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Patient Update: Swainson's Hawk

Updated: Jan 10

Swainson's Hawk

At the beginning of fall, many birds of prey can be seen near the outskirts of the City of Calgary when juveniles learn to fledge and fend for themselves. They can often be seen frequenting the green areas by busy roads in search of prey. Unfortunately, this means that these birds of prey are in danger of being hit by cars as they swoop down to catch a meal.

x-ray image broken bone

At the beginning of September 2023, a Swainson’s hawk was hunting prey near Stoney Trail and was hit by oncoming traffic. Luckily, someone witnessed the accident and the hawk was quickly rescued and received into the care of Calgary Wildlife. Upon intake, it was found that the Swainson’s Hawk had suffered a possible leg fracture from the trauma of the car hitting it. Staff splinted the leg and put in a request for radiographs. Our onsite veterinary technician performed these radiographs and sent them off to our attending veterinarian.

Unfortunately, not all fractures are reparable in wildlife and sometimes that means that the animal will no longer be able to survive in the wild. In this case, though, there was hope. Our veterinarian was able to perform surgery to place pins in the leg of the Swainson’s hawk to stabilize the fracture so that it could heal properly.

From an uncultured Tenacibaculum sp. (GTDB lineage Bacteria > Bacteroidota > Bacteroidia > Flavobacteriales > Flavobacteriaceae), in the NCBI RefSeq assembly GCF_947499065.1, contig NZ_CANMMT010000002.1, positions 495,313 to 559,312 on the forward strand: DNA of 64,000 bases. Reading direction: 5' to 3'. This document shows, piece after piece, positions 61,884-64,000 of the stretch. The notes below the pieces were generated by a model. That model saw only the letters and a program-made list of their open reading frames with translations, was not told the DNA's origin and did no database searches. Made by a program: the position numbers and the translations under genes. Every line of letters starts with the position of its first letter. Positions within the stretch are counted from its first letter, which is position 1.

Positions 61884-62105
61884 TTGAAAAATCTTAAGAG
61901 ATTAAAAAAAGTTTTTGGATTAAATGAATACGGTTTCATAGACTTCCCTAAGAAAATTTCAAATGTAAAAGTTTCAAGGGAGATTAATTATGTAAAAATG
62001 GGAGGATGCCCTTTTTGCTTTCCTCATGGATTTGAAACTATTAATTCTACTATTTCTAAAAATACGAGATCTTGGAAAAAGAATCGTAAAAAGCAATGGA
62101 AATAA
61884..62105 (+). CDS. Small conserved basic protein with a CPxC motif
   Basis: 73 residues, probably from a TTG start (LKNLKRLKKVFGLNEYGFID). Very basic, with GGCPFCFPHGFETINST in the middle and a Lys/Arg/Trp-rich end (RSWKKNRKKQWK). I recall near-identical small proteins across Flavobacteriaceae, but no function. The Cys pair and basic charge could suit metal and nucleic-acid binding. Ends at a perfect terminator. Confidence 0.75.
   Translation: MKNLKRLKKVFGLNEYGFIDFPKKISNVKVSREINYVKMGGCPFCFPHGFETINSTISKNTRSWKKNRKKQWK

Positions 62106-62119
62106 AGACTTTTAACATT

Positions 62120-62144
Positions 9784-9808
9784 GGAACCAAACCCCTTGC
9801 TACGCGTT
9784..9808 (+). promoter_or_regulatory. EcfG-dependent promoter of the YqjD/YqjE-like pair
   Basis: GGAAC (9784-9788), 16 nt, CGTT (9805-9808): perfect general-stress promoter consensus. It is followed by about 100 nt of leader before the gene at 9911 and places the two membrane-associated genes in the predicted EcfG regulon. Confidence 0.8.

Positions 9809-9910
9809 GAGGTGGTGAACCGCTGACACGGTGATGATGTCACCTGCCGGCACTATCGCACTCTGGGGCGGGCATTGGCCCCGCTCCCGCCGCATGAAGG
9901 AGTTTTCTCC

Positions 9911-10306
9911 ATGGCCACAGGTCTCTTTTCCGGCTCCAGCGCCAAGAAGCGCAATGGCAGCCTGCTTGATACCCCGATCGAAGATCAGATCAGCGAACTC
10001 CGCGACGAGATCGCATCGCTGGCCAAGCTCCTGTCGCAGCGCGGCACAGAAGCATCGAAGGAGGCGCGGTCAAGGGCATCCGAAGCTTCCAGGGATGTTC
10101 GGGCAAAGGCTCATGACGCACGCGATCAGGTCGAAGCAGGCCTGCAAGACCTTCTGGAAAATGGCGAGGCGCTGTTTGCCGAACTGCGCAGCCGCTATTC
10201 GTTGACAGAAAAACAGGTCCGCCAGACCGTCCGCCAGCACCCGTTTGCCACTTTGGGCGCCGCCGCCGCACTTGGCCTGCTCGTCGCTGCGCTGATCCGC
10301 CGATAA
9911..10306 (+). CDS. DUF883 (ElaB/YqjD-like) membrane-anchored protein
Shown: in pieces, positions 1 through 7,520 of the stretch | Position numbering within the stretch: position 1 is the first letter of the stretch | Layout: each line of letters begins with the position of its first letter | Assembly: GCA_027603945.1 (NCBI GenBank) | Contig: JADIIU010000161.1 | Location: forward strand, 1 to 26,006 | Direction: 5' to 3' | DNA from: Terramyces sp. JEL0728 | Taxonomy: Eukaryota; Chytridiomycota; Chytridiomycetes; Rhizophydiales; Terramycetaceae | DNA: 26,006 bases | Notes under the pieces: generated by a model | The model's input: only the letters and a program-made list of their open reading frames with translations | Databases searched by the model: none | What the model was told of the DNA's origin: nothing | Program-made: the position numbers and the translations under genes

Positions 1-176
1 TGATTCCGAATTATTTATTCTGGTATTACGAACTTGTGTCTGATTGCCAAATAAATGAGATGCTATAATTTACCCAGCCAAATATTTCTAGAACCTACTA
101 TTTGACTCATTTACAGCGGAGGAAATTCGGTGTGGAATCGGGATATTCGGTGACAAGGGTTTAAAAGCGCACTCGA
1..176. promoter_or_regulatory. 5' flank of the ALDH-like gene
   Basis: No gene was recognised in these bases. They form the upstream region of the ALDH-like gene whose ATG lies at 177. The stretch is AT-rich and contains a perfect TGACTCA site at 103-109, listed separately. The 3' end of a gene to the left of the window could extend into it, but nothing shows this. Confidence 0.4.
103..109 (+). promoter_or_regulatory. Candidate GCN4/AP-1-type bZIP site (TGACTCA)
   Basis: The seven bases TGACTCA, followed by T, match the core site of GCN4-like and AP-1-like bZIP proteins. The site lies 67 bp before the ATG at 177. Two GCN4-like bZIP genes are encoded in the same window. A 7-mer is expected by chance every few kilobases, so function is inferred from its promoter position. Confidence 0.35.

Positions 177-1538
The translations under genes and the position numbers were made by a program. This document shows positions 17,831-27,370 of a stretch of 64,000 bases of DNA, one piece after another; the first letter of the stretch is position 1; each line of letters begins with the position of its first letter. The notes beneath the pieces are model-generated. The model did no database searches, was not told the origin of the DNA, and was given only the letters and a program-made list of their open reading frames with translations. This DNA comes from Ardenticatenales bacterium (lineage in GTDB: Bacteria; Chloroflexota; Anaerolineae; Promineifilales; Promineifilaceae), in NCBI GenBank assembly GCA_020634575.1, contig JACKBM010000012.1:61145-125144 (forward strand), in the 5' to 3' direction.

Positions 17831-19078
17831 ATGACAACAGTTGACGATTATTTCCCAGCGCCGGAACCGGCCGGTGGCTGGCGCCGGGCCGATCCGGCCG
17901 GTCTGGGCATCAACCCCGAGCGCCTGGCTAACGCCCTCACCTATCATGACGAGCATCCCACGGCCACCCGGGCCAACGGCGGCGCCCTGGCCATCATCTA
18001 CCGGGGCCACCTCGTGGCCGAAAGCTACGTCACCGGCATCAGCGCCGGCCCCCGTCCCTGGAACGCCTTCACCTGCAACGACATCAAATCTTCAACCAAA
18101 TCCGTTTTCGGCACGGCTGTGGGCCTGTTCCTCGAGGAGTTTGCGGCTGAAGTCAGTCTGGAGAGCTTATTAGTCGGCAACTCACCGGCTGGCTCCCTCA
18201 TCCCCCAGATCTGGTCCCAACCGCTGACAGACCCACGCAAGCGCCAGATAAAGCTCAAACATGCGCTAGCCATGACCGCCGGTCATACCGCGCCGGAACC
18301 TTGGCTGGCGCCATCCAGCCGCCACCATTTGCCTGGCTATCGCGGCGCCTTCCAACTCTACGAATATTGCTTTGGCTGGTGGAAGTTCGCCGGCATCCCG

Swainson's Hawk surgery

After nearly a month of healing with the pins in place, the Swainson’s hawk underwent a second surgery to remove the pins. Shortly after the pin removal was complete, this hawk was able to be moved to one of the flight pens outdoors to acclimate for release.

Surgery patients like this Swainson’s hawk can end up spending more time in care and require more attention than some of our other patients due to the complexity of their injuries and the aftercare from surgery. They can be difficult cases to take on but our experienced team never shies away from a challenge and always provides expert, compassionate care to all species that come through our doors, no matter the species, no matter the size.

Birds of prey have large appetites and the species-appropriate food we provide isn't cheap. Please consider donating to the care of one of our raptor patients today.

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